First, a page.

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History And Rhymes Of The Lost Battalion by "Buck Private" McCollum c1922
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History And Rhymes Of The Lost Battalion by "Buck Private" McCollum c1922
History And Rhymes Of The Lost Battalion by "Buck Private" McCollum c1922
History And Rhymes Of The Lost Battalion by "Buck Private" McCollum c1922
History And Rhymes Of The Lost Battalion by "Buck Private" McCollum c1922

History And Rhymes Of The Lost Battalion by "Buck Private" McCollum c1922

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History And Rhymes Of The Lost Battalion
by "Buck Private" McCollum
Copyright 1922 Softcover
Sketches by Franklin Sly
78+ pages.
Measures 5 1/4" w x 7" h
Condition: Published By the Author. 1922. Possible 1st edition (states three hundredth thousandth). Brown soft cover wraps with gold and black decoration and titles. Wraps lightly soiled; bumped corners (small creases) and spine ends. The very last page of the book, which is a letter to the reader from Private McCollum, has pulled through the staples. Printed on sepia tone paper with brown tone drawings. Internal pages clean, unmarked.

Plenty is known about the battalion itself; formally known as the 308 Battalion of the US 77th Division during World War One, its 500-odd members got cut off from the rest of the division during an ill-communicated assault in the Argonne Forest in October 1918, caught on all sides by German fire for five days without food or water. But under the steady hand of legitimate war hero Lt. Col. Charles W. Whittlesey, for whom this book is dedicated, the battalion kept its cool, and defended itself successfully against a much larger and better trained enemy until reinforcements arrived, eventually 194 soldiers of the original 554 were able to walk out afterwards. And this just happened to get seized on in real time as a newspaper-selling crisis by tech-equipped journalists back at home, making the entire battalion national heroes before even getting back to the US, and with Whittlesey eventually picked for the great honor of being one of the pallbearers for the WW1 Unknown Soldier at Arlington Cemetery. But all was not sitting well with many of the young men who came back from the war, including Whittlesey; after trying to resume his career as an attorney but getting called on so often for public appearances, and after privately complaining to a friend, "Not a day goes by but I hear from some of my old outfit, usually about some sorrow or misfortune. I cannot bear it much more," it's widely believed that he killed himself in November 1921 by literally stepping off the back of a transatlantic ship in the middle of the night when no one was watching.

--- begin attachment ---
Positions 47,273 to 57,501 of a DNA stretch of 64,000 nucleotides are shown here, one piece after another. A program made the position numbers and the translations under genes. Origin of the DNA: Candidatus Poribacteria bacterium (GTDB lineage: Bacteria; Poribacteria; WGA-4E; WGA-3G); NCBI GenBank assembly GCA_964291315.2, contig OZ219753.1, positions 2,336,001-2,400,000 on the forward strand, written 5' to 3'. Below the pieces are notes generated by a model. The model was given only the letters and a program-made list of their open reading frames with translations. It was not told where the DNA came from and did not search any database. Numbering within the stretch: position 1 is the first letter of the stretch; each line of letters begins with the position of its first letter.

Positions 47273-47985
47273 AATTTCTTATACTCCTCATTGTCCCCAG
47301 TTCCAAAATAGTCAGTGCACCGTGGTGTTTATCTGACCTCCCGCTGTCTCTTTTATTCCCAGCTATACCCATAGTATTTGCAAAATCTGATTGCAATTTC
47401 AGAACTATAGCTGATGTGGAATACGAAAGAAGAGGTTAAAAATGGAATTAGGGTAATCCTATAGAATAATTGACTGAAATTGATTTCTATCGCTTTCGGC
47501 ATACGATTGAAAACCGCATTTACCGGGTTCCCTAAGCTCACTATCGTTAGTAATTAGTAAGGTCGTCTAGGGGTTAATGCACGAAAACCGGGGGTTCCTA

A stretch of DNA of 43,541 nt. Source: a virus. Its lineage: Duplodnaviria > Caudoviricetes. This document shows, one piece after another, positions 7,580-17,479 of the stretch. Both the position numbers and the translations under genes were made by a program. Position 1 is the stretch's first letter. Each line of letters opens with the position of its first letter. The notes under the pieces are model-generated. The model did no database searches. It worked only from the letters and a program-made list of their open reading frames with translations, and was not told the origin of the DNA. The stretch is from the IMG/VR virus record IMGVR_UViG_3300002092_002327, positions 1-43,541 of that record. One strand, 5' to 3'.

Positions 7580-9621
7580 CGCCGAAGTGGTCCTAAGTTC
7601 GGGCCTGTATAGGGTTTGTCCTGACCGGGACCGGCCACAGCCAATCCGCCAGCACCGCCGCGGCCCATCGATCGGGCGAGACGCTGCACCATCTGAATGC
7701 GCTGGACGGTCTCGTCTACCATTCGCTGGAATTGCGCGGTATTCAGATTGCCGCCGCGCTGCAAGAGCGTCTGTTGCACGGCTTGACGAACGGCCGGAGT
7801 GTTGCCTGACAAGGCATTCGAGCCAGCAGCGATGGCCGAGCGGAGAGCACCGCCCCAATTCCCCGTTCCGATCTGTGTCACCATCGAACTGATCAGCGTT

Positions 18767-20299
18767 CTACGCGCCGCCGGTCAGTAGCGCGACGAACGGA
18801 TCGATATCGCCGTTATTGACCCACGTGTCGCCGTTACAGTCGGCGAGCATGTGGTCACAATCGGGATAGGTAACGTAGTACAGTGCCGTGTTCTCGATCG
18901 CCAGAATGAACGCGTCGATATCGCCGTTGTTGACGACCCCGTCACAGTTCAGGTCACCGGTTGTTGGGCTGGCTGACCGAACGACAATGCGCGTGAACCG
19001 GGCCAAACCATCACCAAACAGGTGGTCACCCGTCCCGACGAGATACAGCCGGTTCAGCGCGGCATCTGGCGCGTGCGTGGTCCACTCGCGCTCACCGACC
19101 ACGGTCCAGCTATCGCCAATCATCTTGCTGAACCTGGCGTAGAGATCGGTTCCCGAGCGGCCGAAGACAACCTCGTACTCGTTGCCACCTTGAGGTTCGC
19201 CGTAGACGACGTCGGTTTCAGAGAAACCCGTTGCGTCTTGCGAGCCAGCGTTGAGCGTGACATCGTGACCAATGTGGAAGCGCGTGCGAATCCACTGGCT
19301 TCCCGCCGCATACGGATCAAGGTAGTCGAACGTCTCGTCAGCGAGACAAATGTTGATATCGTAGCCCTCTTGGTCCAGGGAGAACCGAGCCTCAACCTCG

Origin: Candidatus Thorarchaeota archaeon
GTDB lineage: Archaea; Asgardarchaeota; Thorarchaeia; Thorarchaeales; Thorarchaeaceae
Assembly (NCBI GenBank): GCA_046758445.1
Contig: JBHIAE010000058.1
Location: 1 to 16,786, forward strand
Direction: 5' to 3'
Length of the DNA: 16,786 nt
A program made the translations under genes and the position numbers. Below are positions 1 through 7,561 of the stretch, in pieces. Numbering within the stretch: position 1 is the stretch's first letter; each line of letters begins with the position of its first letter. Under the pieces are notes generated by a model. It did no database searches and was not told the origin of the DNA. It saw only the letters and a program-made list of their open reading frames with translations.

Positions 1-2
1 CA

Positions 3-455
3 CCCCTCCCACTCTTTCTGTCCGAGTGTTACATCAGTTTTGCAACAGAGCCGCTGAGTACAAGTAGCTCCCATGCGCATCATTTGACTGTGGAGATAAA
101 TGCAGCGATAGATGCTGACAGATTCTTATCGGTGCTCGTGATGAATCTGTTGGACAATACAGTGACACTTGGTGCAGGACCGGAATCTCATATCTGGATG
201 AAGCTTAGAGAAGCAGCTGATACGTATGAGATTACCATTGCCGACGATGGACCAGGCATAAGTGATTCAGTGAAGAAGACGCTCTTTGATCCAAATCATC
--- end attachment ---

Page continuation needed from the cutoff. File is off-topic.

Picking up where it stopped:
Great read for the historian in your family or soldiers past and present
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